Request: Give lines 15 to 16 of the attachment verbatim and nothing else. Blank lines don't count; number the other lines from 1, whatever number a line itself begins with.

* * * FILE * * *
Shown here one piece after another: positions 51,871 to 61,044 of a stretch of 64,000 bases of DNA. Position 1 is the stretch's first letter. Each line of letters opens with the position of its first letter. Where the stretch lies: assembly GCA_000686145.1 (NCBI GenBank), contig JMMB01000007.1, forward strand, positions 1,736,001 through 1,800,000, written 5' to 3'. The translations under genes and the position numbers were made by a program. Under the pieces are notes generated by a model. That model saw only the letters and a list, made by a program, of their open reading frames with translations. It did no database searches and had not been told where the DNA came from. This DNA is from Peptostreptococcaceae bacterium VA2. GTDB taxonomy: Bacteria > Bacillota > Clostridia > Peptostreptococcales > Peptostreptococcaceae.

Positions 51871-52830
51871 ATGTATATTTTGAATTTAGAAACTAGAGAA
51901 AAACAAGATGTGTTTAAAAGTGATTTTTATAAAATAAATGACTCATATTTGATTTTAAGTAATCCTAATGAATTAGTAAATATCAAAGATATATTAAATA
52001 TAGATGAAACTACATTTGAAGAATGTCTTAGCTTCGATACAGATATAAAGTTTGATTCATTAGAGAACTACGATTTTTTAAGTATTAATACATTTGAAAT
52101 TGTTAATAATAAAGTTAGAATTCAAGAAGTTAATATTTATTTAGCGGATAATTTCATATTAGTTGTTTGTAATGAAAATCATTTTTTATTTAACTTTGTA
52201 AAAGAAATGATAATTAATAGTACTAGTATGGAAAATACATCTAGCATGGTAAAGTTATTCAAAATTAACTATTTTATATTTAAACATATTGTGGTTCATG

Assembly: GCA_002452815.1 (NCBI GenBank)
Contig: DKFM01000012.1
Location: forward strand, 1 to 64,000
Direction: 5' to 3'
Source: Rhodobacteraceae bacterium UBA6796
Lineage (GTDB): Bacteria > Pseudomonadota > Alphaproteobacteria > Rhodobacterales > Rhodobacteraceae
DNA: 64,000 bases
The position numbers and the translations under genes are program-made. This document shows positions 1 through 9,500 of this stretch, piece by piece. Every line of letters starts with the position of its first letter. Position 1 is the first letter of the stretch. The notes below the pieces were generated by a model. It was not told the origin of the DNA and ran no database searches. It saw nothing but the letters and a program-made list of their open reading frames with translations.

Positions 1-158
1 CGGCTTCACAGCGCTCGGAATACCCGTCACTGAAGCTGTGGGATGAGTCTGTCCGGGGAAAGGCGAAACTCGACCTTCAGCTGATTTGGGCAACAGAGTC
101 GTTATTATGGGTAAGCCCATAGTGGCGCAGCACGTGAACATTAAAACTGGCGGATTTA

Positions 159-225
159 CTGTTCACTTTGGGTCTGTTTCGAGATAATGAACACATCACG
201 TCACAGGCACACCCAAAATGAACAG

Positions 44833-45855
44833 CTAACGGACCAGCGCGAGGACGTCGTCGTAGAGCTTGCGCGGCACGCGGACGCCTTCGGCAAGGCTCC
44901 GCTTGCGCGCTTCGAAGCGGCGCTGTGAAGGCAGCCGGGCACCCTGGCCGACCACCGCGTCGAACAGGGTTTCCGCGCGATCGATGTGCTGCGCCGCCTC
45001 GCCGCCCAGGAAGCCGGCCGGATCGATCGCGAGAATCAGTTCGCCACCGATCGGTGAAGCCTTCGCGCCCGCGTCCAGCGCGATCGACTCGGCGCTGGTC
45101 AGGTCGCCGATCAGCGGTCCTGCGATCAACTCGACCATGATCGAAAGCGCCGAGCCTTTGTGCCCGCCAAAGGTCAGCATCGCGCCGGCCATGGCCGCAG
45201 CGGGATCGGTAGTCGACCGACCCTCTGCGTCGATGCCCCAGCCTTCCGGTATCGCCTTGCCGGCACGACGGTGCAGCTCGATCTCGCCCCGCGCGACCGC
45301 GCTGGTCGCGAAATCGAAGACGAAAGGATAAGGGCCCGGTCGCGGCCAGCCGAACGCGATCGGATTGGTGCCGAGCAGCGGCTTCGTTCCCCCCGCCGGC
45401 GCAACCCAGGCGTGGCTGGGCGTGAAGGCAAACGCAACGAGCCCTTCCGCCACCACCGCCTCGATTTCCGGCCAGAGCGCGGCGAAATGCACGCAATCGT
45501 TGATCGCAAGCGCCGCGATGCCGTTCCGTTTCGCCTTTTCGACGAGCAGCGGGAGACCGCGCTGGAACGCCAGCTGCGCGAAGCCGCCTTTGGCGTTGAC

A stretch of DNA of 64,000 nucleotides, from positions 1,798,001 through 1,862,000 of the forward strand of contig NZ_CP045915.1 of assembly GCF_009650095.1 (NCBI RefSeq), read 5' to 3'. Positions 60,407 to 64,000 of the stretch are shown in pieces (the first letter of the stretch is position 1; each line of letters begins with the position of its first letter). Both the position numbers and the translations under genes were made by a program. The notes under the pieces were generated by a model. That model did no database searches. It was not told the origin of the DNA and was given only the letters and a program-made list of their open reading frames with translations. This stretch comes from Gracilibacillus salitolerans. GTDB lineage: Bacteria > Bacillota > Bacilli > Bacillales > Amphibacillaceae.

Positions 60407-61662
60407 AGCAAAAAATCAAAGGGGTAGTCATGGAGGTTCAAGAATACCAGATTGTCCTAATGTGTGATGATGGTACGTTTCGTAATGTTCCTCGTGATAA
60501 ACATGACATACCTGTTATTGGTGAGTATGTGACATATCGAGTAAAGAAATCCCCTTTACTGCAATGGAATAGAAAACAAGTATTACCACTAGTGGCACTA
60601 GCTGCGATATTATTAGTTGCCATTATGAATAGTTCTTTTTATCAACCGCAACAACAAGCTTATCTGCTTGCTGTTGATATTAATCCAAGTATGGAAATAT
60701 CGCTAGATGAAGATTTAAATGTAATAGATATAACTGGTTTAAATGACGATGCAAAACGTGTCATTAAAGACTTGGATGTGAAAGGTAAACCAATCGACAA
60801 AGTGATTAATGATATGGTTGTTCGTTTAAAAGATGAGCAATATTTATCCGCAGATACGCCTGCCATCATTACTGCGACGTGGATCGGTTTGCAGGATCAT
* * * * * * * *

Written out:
The position numbers and the translations under genes are program-made. This document shows positions 1 through 9,500 of this stretch, piece by piece. Every line of letters starts with the position of its first letter. Position 1 is the first letter of the stretch. The notes below the pieces were generated by a model. It was not told the origin of the DNA and ran no database searches. It saw nothing but the letters and a program-made list of their open reading frames with translations.

Positions 1-158